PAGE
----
Hines Is Gone, So Who’s Next?
By Jeremy Hritz
Hines Ward was no doubt an integral part of the Pittsburgh Steelers over the last several years and was a primary contributor in Super Bowl wins number six and seven. His physicality and connection with the fans of Pittsburgh will not be forgotten, no matter what jersey he wears next year (with the exclusion of a black and purple one). Ward will always be a Steeler, and someday soon, he will wear a jacket in Canton.
However, it was time for him to go. There would have been no way of justifying keeping him on board for the 2012 season with the plentiful young talent at wide receiver in Antonio Brown, Emmanuel Sanders, and the hopefully soon-to-be resigned Mike Wallace. While Ward could have provided leadership and guidance to the young receivers, his diminished abilities, which were evident in 2011, would not have made the Steelers offense as effective as it could be in 2012. The impending release of Ward now sets the team up for either the resigning of Jerricho Cotchery or a middle-tier or slightly above average free agent wide receiver. Or, in an NFL Draft that Kevin Colbert has labeled as deep in wide receivers, and with the recent success the Steelers have had drafting wide receivers, the Steelers could pull the trigger on a wide-out in the third or fourth round of this year’s draft.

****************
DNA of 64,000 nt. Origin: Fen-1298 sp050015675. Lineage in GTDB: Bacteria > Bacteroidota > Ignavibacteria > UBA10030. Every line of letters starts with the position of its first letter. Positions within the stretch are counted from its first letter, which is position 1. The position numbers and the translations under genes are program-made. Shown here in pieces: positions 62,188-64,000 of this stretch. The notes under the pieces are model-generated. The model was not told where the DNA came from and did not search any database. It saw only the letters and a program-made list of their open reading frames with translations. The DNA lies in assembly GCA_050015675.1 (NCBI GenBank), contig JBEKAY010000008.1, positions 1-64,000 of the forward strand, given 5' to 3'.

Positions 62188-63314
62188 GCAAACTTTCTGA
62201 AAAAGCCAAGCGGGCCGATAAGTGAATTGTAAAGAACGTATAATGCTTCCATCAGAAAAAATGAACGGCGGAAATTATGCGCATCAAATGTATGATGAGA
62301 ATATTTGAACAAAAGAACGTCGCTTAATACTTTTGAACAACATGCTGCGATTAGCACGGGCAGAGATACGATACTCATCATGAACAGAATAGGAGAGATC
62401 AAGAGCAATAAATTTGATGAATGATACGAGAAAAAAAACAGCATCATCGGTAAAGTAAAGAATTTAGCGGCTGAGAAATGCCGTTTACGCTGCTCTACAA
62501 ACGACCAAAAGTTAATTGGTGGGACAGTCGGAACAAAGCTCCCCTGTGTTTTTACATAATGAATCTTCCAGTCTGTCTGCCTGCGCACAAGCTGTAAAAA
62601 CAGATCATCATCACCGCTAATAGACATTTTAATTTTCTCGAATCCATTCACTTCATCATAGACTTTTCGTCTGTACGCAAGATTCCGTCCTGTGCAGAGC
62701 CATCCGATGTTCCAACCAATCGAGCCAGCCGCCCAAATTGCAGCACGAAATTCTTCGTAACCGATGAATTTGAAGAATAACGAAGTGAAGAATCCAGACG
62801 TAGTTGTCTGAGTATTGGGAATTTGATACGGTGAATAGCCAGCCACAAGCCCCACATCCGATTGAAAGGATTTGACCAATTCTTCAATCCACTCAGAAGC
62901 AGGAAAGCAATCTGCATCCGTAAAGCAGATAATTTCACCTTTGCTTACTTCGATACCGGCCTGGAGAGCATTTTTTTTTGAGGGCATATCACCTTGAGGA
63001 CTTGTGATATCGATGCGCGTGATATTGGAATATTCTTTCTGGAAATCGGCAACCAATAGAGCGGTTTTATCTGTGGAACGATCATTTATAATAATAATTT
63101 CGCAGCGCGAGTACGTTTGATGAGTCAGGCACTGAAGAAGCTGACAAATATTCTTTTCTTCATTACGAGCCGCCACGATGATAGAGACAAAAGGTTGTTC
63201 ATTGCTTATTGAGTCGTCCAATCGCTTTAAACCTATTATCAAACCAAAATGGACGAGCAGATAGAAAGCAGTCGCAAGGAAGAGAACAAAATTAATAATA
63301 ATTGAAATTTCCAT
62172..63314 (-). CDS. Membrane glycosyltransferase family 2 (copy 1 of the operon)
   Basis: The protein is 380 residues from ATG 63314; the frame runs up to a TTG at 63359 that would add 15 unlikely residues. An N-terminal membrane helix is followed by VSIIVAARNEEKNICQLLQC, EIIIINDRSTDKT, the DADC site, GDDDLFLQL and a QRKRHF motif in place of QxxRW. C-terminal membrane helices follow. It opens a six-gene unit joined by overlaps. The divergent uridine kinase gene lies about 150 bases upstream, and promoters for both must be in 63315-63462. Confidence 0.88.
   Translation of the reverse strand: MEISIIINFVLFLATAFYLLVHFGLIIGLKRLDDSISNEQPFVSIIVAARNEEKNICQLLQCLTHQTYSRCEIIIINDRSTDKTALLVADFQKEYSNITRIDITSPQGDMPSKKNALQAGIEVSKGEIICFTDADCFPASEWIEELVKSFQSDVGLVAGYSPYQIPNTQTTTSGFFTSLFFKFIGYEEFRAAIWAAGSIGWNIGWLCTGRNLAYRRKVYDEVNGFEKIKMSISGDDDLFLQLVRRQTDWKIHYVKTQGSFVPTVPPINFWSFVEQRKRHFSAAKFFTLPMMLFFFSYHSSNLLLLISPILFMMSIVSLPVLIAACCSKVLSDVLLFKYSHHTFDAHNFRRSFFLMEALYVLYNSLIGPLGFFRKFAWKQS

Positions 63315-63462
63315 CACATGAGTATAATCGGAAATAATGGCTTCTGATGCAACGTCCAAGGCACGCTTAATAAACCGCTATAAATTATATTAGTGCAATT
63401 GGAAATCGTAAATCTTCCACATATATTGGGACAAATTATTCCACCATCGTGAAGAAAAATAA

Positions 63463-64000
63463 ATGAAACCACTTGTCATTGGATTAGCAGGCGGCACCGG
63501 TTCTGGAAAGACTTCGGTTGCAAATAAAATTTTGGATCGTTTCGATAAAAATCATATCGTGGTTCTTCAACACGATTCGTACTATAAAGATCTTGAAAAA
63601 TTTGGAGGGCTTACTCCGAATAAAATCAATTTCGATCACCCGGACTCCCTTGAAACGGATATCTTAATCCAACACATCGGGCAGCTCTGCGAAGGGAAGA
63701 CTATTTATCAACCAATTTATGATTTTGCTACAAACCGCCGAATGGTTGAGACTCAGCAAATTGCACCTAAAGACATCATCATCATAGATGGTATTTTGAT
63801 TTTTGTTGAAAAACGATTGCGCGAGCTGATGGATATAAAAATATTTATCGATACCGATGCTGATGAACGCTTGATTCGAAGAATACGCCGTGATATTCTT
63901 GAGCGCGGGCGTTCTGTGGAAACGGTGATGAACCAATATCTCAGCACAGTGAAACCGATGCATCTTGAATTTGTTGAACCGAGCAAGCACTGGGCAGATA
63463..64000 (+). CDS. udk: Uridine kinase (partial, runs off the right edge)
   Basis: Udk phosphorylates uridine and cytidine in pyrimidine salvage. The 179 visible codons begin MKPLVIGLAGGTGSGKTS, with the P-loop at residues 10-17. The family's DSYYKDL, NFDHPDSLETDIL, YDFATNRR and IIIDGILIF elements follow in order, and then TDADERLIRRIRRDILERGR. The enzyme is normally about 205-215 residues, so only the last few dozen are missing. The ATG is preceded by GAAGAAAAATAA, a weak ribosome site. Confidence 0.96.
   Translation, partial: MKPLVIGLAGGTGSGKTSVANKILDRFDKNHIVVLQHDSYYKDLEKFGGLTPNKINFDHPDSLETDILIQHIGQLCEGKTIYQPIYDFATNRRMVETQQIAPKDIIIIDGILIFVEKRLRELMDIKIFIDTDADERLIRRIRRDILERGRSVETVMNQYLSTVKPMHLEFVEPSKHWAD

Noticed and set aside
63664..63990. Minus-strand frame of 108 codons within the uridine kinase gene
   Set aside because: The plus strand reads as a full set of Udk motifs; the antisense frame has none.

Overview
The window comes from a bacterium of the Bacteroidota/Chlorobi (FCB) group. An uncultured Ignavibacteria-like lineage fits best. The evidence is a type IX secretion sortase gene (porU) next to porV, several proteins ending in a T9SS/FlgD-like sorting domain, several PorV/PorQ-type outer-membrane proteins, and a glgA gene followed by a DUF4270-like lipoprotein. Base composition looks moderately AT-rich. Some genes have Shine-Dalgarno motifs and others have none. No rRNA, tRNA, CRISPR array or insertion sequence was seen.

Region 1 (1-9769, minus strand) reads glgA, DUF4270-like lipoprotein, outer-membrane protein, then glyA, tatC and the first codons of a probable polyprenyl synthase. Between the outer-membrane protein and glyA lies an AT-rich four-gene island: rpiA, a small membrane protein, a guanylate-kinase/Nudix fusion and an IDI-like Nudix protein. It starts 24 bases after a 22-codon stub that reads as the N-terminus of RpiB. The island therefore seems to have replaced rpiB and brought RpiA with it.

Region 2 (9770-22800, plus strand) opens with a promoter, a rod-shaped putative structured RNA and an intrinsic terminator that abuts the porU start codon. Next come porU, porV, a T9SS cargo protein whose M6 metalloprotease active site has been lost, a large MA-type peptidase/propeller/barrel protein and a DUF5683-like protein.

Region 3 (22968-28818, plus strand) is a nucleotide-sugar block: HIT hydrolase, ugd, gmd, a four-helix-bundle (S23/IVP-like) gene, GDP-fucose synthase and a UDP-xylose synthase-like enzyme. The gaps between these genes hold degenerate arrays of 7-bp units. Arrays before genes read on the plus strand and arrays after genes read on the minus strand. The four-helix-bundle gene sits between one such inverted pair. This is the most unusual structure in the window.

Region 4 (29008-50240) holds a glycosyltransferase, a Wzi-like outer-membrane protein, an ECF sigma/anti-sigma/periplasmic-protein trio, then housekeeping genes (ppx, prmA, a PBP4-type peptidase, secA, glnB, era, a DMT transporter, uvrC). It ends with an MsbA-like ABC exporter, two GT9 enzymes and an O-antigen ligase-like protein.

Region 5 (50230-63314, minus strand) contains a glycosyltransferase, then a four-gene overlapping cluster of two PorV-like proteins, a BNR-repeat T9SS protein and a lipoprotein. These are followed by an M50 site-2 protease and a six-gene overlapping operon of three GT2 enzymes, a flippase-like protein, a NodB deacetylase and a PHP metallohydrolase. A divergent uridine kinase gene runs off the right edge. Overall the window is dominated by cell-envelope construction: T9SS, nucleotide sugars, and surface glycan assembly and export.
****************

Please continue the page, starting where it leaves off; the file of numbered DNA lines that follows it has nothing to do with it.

Ward’s upcoming release is also indicative that the other speculated cuts will soon be announced. These moves are being made so that the team can be in compliance with the salary cap, offer Wallace a viable long-term contract, and to create room to make offers to any free agents that they may have their eyes on.
So who will be next to get the axe over the next couple of weeks? It seems the magic number is two.
Chris Kemoeatu is as good as gone. A penalty machine who was demoted during the 2011 season, Kemoeatu has become expendable, and with the likelihood of the Steelers drafting a guard in the first or second round, his exit is nearly guaranteed.
The next cut will either be James Farrior or Larry Foote. Farrior is the elder of the two at 37 years old, and based on his play this year, which was questionable especially in pass coverage, he should get the axe. Again, his contributions to the team will not be forgotten, but his effectiveness as a middle linebacker has declined, and Foote still has a few productive years left at 31.
Colbert has already indicated that Casey Hampton will be returning to the team in an interview from last week’s NFL Combine. Hampton is currently recovering from his third ACL injury after a less than stellar performance in 2011 in which his performance contributed to a porous run defense. While Hampton will not be cut, the organization needs to seriously consider his future with team and his ability to contribute at a high level. With the possibility of the Steelers drafting Dontari Poe, if he is attainable during the draft, and with Steve McClendon’s serviceable play last season, is Hampton a necessity?
The biggest cut has already taken place with Ward. And as March 13th approaches, Kemoeatu and Farrior are probably the next in line. The moves being made are necessary as the Steelers gear up to offer Wallace an attractive contract and to have some flexibility to go after a few free agents. This much is clear: When it comes to letting players go, it isn’t about what players have done, it is about what they have done lately. No one is safe, and there may be more surprises left in the black and gold bag,